Bishops blast Coptic Christians behind anti-Muslim film
by the National Catholic Reporter | 18 September 2012
Coptic Christian leaders in the United States distanced themselves from an anti-Muslim film that has sparked protests in more than 20 countries, and denounced the Copts who reportedly produced and promoted the film.
“We reject any allegation that the Coptic Orthodox community has contributed to the production of this film," the Coptic Orthodox Archdiocese of America said in statement Sept. 14. "Indeed, the producers of this film have taken these unwise and offensive actions independently and should be held responsible for their own actions.”
Joseph Nassralla Abdelmasih, Nakoula Basseley Nakoula and Morris Sadek - all Coptic Christians who live in the U.S. - have emerged as the producers and promoters of the anti-Muslim film. Called “Innocence of Muslims,” the crude film depicts Islam’s Prophet Muhammad as a bumbling sexual pervert.
Protests against the film began in Egypt Sept. 11 and have since spread to nearly two dozen countries, including Libya, Yemen, Bangladesh, Sudan, Qatar, Kuwait, Indonesia and Iraq, according to international reports. Four Americans, including Ambassador J. Christopher Stevens, were killed in Libya last Tuesday. The Obama administration is investigating whether that attack was tied to the film.
Joseph Nassralla, as he is known, heads a Christian charity, and Nakoula is a convicted felon. Both live near Los Angeles, according to reports. Sadek is an incendiary activist who lives near Washington. Coptic leaders said they are investigating what ties - if any - the men have to mainstream Copts in the United States.
There are about 300,000 Copts in the United States, most of whom live in California and the Northeast. Copts in Egypt, where the faith was born, regularly face discrimination and violence at the hands of the Muslim majority, according to the State Department.
Since the film is associated with the Christian West, Copts and other Christians in Muslim countries can become possible targets of extremist behavior.
"What happens outside the country is very dangerous for us because it is perceived to be related to us inside," said Bishop Adel Zaki of Alexandria, Egypt's vicar for Latin-rite Catholics.
The film was released in July but went almost completely unnoticed in the Middle East until a preview of it was translated into Arabic.
In an interview at his Cairo residence, Zaki told Catholic News Service that Egypt's Catholics condemned defamation of other religions, in line with what he called "the Vatican decree which commands respect for those of other faiths."
But when products or policies deemed anti-Arab or anti-Muslim surface in the U.S. and in other Western countries, Egypt's Christians, who account for about 8 million of the country's more than 82 million people, often feel the brunt, he said.
People in other countries "should keep in mind that there are repercussions for Christians here. The level of fanaticism grows," he said.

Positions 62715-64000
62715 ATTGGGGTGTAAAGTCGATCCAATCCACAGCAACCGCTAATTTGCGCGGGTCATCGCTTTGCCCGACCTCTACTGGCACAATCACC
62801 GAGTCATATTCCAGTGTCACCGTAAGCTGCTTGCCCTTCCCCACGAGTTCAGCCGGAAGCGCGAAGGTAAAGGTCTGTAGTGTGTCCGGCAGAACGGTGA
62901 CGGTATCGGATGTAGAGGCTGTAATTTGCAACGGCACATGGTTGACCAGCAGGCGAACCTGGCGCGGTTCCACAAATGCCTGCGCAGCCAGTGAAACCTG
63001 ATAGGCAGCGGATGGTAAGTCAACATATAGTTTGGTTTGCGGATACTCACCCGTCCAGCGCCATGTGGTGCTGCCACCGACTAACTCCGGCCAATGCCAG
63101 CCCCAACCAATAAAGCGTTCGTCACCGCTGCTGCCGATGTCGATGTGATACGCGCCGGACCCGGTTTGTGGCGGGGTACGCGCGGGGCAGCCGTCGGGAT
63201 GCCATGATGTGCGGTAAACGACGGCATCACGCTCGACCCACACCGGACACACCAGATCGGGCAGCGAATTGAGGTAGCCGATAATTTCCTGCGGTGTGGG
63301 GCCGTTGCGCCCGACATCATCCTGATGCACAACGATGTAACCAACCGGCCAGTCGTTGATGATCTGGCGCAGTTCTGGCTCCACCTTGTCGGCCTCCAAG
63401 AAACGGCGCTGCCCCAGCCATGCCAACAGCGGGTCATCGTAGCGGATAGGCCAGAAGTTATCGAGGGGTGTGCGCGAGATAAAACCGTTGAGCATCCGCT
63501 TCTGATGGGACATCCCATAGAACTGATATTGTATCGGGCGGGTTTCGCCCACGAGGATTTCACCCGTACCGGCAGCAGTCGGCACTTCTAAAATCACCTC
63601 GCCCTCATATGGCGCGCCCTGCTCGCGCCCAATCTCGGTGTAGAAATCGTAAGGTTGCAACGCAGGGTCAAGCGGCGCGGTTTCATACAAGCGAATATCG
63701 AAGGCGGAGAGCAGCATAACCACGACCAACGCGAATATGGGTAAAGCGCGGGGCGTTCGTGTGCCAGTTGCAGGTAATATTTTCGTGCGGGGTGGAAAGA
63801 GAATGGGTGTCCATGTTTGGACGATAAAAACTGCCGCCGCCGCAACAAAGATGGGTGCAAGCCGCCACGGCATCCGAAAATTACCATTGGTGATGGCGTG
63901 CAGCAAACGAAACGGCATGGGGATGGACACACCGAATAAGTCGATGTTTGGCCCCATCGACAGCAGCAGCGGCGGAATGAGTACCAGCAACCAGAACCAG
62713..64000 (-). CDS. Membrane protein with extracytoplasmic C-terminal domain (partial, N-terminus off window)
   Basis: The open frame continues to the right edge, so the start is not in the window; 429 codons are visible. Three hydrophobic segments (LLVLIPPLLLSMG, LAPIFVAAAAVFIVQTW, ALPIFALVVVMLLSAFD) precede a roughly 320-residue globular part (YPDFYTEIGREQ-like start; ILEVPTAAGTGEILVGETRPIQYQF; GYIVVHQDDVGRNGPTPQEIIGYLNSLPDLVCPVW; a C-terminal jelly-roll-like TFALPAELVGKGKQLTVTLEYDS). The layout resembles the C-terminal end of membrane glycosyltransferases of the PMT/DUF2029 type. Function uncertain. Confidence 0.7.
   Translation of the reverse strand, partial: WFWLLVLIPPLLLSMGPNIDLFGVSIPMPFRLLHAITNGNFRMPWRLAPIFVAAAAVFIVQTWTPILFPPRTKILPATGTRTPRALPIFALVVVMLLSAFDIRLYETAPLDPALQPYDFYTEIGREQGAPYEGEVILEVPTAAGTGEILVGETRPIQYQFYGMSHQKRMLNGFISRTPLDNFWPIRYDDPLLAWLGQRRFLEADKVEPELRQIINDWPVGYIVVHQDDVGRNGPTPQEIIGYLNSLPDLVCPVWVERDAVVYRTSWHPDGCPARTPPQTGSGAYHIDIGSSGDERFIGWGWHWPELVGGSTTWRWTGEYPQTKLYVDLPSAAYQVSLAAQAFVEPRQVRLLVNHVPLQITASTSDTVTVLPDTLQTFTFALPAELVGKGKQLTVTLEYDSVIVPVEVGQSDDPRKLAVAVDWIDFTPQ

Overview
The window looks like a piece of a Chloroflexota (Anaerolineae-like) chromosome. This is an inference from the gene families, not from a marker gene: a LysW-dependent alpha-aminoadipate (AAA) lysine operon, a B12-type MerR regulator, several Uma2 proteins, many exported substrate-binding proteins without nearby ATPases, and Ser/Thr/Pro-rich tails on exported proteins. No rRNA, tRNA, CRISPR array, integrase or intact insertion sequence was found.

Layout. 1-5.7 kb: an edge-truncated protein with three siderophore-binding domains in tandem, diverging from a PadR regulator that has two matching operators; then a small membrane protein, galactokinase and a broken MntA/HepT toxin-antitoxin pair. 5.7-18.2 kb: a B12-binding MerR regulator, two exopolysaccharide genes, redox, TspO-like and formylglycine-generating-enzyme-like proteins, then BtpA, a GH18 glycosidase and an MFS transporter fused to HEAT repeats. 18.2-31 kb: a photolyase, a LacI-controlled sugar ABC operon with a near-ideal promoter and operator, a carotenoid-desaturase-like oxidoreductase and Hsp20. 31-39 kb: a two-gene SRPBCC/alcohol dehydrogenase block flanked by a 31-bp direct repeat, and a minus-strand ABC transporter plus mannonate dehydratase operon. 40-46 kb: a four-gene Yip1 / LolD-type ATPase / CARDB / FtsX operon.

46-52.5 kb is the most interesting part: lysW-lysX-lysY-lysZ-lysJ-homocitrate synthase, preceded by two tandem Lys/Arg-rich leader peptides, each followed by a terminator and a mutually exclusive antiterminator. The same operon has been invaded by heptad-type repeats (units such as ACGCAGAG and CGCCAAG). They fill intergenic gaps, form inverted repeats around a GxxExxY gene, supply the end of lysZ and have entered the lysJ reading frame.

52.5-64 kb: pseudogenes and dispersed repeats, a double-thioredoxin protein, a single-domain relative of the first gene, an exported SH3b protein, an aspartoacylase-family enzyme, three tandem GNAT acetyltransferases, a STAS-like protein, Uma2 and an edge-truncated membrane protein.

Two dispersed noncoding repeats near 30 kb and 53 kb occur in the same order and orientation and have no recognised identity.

Newly elected Egyptian President Mohammed Morsi, a conservative Muslim, has decried the short film, saying "Egyptians reject any kind of insult against our Prophet," but he also called for restraint and protection of the country's "foreign guests" and embassies.
Despite the tension over the film in Cairo and other parts of the Middle East, Fr. Fady Sady, a Coptic Catholic priest, said he did not expect trouble in Egypt's South, where he lives and serves.
"(Muslims) know those who made the film are not from Egypt, so there will be no problems," he said by cell phone from the city of Nagada. But he added that "when anything contentious" like this film appears abroad, Christians in Egypt go on alert.
"Perhaps someone not very educated could use the event to make an operation," he said, referring to attacks on churches that have occurred in the past.
In Cairo, Mohammed Abdu, a 22-year-old Muslim taxi driver, said he was angered by reports of the film but even more upset by the protests at the U.S. Embassy, saying they would further damage Egypt's already challenged economy, due to dramatic losses in tourism and other business since the 2011 overthrow of former President Hosni Mubarak's authoritarian regime.
"Had (the protesters) been quiet and ignored (the film), it would have disappeared, but now it is famous. When people start climbing walls and attacking embassies, the people who made the film get the attention they wanted," said Abdu, who drives a rented cab 12 hours a day to save enough money to get married.
Internationally, religious leaders from across the spectrum were quick to condemn the hate message of the anti-Islam film and the wave of violent attack it supposedly provoked.
The Vatican condemned the attacks in Libya, saying there was no justification for such violence.
After protests in Pakistan gathered momentum, Catholic leaders in Faisalabad condemned the film. A church official said leaders hoped to avoid possible anti-Christian backlash.
Israeli and Palestinian leaders who work with religious institutions as well as heads of local churches issued a joint statement Sept. 15 deploring "those who abuse free speech to offend the religion and religious beliefs and symbols of others."
The leaders also condemned "those who use violence in reaction instead of peacefully protesting against such abuse."
Israeli Deputy Foreign Ministry spokesman Paul Hirschson told the Hebrew edition of Ha'aretz daily newspaper that the content of the film was "beneath contempt" and "vile."
Bishop Serapion of the Coptic Orthodox Diocese of Los Angeles, Southern California and Hawaii said he “strongly rejects dragging the respectable Copts of the Diaspora" into the controversy.
“The producers of this movie should be responsible for their actions,” Serapion said in a statement. “The name of our blessed parishioners should not be associated with the efforts of individuals who have ulterior motives.”